The recent decline in per capita domestic wine consumption in New Zealand (not to mention other countries where this has occurred) raises the obvious question: is the reduction across the board or variety specific? As one retail commentator recently mused, are we in New Zealand becoming slightly “sauvignoned out”? It is logical given our viticultural emphasis on the variety that the retail market share of sauvignon blanc might well be higher than in most of the countries we sell sauvignon blanc to (where there will be a larger overall selection of wines since the overall percentage of other imports will typically be much higher than it is here). I am not ignoring the fact that the percentage of sauvignon blanc we export from New Zealand is much higher than the proportion of any other varieties (or to express this in the reverse, we drink a much smaller proportion of the sauvignon blanc we produce than we do of any other variety). The issue is firstly whether the domestic market for sauvignon is close to saturation and, if so, whether future market trends will provide a useful lead indicator of the impact of changing preferences globally (whether or not sauvignon blanc’s local market share has actually diminished lately, given that I opened from the standpoint of a purely anecdotal remark and it is not necessarily proven to be the case).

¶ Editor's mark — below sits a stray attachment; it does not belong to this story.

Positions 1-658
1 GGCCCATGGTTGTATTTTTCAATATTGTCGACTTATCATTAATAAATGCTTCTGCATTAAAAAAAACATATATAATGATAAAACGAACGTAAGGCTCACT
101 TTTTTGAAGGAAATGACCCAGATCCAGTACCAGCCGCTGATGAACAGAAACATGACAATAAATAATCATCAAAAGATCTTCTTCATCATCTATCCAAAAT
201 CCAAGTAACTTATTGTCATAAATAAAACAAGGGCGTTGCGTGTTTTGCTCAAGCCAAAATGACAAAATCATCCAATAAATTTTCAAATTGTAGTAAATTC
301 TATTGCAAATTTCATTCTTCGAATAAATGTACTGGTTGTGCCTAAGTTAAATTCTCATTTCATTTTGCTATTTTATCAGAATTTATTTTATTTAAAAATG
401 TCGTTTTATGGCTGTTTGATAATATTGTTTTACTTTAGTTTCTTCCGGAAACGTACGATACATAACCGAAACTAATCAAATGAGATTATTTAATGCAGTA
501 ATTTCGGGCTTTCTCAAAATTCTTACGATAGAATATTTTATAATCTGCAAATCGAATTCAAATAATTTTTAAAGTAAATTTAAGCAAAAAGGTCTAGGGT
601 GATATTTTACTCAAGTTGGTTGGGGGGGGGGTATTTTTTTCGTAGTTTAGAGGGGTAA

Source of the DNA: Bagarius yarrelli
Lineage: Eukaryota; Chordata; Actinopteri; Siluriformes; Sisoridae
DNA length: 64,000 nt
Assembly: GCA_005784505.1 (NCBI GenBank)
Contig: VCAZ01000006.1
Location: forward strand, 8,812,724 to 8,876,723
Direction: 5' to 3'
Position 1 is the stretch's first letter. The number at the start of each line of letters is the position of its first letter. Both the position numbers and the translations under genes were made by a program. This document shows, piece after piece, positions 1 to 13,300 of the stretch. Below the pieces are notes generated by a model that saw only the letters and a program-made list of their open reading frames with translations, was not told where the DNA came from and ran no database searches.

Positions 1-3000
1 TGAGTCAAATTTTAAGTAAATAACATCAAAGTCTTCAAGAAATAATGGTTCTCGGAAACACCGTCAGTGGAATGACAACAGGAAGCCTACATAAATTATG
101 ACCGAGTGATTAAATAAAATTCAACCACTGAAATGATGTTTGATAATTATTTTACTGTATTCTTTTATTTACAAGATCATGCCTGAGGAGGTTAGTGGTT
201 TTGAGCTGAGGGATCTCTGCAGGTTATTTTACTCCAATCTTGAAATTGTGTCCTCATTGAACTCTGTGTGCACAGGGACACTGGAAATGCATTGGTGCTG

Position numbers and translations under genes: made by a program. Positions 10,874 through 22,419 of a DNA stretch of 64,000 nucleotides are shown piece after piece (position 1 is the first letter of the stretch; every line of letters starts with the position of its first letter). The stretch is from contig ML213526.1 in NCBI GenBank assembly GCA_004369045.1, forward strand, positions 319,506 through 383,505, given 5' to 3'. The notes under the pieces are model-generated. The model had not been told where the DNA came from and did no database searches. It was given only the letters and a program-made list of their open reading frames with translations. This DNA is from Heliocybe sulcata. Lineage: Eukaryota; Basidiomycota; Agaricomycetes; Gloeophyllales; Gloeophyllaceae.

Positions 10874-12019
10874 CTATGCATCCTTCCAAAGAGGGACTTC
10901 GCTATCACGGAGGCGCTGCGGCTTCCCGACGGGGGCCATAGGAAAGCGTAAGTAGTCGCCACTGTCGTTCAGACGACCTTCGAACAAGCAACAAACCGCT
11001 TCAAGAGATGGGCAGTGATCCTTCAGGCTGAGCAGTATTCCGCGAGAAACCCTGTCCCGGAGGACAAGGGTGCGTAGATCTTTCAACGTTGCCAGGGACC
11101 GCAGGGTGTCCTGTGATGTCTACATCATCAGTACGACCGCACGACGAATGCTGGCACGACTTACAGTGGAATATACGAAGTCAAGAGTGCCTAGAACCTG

The launching point for this discussion is the historic reality that wine sales globally have tended to be highly fashion or trend driven, for a wide variety of reasons. Styles and varietal preferences come and go over periods of time – often 1-2 decades. Even when a variety undergoes a recovery after a period of market neglect it is usually stylistically different to how it was previously. There may be an argument that generational change is a factor, for example. Climate change may also be an influence (as seasonal climate differences have long been proven to be an influence on many beverage markets).
Nevertheless, it is probably safe ground to suggest that at some point in the foreseeable the continuing global market demand (and therefore market share) of sauvignon blanc will stop and then start to decline. Unless global demand for wine continues to grow, diminishing market share will mean diminishing actual demand for sauvignon blanc. The rate at which these trends will affect New Zealand will be affected by global competition from other sauvignon blanc producers (which, in the immediate future most likely means our main international export market competitors France, Chile and South Africa).